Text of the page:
So yesterday I sent out an email asking a fairly large group of writer, editor and publishing friends to send me their top 3 books published this year. I told them to interpret “top” any way they chose to, and to feel no pressure to expound on their choices. One of the first responses was this exuberant, flame-throwing missive from Zak Smith, author of the eminently top 3-able We Did Porn (Tin House Books). I decided that Zak’s note was worth publishing in full, as is, but that it was really too long for the post of mini-lists I was compiling. So here, now, is Zak’s top 3, offered as a kind of advance payment on the full list of lists, which will hopefully be forthcoming next week.
Thank god, I’ve been waiting for this: Bolaño Inc.: “The market has its landlords, like everything on this infected planet, and it’s the landlords of the market who decide the mambo that you dance, whether it’s selling cheap condoms or Latin American novels in the U.S.” [Via Matt Kirkpatrick.]
Bolaño fans will be interested to see this interview with translator Natasha Wimmer over at the blog of the Center for the Art of Translation.
Scott Esposito: First I wanted to ask you about these new Bolaño texts they’re digging up, particularly El Tercer Reich (”The Third Reich”) and the supposed sixth book of 2666.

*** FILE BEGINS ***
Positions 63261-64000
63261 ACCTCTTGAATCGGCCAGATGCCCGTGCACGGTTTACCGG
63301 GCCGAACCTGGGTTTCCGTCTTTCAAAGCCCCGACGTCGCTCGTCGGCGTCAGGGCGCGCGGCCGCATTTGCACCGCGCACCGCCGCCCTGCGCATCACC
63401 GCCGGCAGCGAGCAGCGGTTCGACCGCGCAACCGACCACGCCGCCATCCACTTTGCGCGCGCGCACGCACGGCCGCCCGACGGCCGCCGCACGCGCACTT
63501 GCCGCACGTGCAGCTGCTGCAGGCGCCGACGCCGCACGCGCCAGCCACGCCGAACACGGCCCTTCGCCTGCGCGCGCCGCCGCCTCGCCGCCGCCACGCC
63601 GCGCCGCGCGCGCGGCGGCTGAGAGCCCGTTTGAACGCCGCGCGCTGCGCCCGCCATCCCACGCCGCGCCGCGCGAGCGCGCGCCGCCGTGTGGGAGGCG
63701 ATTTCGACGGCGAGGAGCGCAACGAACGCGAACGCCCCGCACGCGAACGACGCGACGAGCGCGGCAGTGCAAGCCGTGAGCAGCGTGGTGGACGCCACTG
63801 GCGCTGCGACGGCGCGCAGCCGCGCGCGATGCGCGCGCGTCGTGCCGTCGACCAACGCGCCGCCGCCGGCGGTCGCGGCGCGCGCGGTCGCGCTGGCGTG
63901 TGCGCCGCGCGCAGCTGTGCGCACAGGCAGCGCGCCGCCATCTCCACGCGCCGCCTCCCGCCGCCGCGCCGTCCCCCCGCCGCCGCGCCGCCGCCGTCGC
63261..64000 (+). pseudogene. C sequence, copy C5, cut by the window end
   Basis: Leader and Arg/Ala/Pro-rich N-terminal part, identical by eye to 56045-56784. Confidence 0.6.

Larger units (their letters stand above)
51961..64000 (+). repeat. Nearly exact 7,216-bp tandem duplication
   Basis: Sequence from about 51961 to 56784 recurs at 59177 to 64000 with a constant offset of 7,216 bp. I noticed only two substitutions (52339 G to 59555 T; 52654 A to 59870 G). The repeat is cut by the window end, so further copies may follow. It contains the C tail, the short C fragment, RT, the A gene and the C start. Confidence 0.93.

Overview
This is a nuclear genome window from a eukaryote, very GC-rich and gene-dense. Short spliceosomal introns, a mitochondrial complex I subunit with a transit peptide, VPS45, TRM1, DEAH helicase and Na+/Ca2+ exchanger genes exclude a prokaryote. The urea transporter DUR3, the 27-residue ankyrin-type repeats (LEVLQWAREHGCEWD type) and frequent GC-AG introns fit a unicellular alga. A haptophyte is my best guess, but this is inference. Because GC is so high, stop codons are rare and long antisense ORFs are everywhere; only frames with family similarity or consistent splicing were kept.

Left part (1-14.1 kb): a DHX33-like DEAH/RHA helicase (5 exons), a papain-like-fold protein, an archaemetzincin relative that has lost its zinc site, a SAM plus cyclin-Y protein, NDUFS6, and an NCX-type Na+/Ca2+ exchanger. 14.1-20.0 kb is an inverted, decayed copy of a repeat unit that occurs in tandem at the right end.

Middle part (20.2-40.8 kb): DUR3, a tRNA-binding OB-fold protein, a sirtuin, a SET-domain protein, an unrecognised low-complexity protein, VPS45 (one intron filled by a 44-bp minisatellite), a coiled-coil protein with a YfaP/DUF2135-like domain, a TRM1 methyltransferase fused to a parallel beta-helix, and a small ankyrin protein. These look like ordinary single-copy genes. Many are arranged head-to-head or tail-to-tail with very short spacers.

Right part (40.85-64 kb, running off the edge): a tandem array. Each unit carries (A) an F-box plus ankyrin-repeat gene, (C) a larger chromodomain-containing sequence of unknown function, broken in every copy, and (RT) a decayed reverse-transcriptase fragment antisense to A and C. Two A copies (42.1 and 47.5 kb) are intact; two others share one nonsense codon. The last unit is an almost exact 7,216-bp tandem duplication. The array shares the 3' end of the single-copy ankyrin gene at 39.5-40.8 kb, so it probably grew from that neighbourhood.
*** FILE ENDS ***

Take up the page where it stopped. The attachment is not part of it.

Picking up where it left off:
Natasha Wimmer: I’ve read “The Third Reich” (and in fact, it looks like I’ll be translating it, though I have yet to sign on the dotted line). It’s about an elaborate board game called “The Third Reich” (Bolaño was a great fan of war games), it takes place on the Costa Brava, and it pits a German tourist against an enigmatic South American who rents paddle boats on the beach. I loved it.
I haven’t read the purported sixth section of 2666, or even really heard much about it. Maybe it will remain forever ghostly—the spectral answer to all our 2666 questions.
In the latest issue of The Quarterly Conversation, Scott Esposito is running a contest to give away to his readers
every single one of Roberto Bolaño’s works available in English, plus a special preview of his forthcoming novel The Ice Rink (New Directions, 2009). That’s eight books, including his mammoth new novel, 2666, and his new poetry collection, The Romantic Dogs, both reviewed in this issue.
The contest is pretty simple – read issue 14 of TQC, answer the questions on the contest page, and send your answers to Scott’s email address by December 31, 2008.
*Enjoyment of eating pie = enjoyment of reading TQC?